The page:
maximizing human potential through Life's Most Powerful Question.

W.I.N. Wednesday: Words are important.

There is a well known and highly respected personal development guru who advocates that people develop an “obsession and monomaniacal focus on being BIW (Best in World)”. I highly respect all he has accomplished and all the people he has influenced. (He certainly has far greater influence than I do.) I have followed his work for a long time and have read enough of his books and blogs and watched his videos to know what he is getting at, but I have concerns with the message for a number of reasons.

1.   Too many people just lock on to the sound bite or take messages like this at face value and fail to watch the whole video and do the reading, research and reflection to understand all the elements and nuances of the message. On face value a Monomaniacal Focus and an Obsession imply that you do this to the exclusion of everything and everyone else in your life. I am sure you can think of people who have done this at the cost of their marriage, their family and other relationships, and sometimes their health.

2.   To be Best in World means being The Best. If you are striving to be The Best you tend to see your peers and team members either as competition or as stepping stones to achieve your goal of being The Best. As a result you tend to withhold information, resources and credit from them.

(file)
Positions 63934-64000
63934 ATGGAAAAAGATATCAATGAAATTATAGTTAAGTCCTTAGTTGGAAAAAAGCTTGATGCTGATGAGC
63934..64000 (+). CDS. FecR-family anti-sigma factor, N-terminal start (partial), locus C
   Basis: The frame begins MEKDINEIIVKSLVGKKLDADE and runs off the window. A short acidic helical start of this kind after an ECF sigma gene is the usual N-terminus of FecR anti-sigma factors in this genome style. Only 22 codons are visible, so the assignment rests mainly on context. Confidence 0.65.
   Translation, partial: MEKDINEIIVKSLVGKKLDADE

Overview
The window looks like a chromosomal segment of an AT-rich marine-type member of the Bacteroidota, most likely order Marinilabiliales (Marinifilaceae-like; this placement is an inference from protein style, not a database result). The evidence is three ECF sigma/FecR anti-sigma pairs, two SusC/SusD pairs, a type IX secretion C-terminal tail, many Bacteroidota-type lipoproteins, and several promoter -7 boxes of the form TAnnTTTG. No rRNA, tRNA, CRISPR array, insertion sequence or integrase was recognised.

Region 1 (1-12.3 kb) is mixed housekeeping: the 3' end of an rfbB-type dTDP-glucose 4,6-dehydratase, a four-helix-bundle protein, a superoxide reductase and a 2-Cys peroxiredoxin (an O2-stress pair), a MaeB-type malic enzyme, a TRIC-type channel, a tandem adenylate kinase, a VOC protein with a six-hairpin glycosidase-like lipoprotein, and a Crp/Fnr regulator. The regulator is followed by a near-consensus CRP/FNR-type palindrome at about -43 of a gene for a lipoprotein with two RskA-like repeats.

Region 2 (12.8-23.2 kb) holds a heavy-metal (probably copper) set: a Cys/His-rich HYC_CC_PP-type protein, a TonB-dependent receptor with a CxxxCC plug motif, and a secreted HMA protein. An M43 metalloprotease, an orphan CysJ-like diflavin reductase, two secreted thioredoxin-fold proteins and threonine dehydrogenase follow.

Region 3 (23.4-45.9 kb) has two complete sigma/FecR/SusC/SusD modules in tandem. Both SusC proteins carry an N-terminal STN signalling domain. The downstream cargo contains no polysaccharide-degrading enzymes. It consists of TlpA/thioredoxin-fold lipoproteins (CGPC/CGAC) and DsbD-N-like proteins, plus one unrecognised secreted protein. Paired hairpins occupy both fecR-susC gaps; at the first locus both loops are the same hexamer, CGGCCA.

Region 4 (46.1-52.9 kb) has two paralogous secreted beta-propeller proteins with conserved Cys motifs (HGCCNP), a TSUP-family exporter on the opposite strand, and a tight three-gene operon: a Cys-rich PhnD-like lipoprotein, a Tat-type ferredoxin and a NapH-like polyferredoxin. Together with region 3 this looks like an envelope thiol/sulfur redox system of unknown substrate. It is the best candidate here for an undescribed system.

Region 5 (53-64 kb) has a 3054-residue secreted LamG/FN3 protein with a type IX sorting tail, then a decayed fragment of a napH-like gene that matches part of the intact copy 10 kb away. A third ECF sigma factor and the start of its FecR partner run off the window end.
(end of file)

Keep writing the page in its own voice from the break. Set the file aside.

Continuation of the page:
3.   How do you measure Best in World? You might be able to determine who the richest person in the world is, but does that mean they are Best in World in financial planning and management? There are people who hold world records so in that particular event they could be considered Best in World. But, what about the rest of us? Is being Best in World, as a parent, a leader, a spouse, a teacher, a mentor, a role model, or any other role in your life an achievable or realistic goal? 

4.   It is too easy to give up when your goal is to be Best in World. It is too easy to tell yourself, “I will never be The Best. I can never achieve Best in World, so why bother.”

What if, instead of trying to be The Best, you continually strove to be Your Best? What if every day you made the commitment to be a little better than the day before? What if every day you showed up and did the work to continually be a better version of yourself? What if every day you spent at least 10 minutes reading non-fiction books? What if you used your commute time as an opportunity to listen to audio books, podcasts or other educational material? What if every day you spent at least 30 minutes working out and incorporated regular movement into the rest of your day?  What if every day you worked on being more mindful in your interactions, activities and relationships? What if you practiced self compassion when you failed or screwed up and instead of beating yourself up, you allowed yourself to be human and sought to embrace the lessons and learning points from the experience?  What if you shared information, resources and credit with your peers and teammates? 

As author James Clear points out in his book Atomic Habits the small incremental improvements every day (he recommends striving for 1% improvements daily) compound over time and result in massive improvements. 

Some will say, “Willis, you are being picky. It is just semantics. You are saying the same thing.” It is never “just semantics”. Words have power and we need to be careful with the words we use. Sometimes a simple change in language can change the meaning completely. 

What’s Important Now? Strive to continually be Your Best, not The Best. 

Take care.

Brian Willis



Maximizing human potential through Life's Most Powerful Question - What's Important Now?

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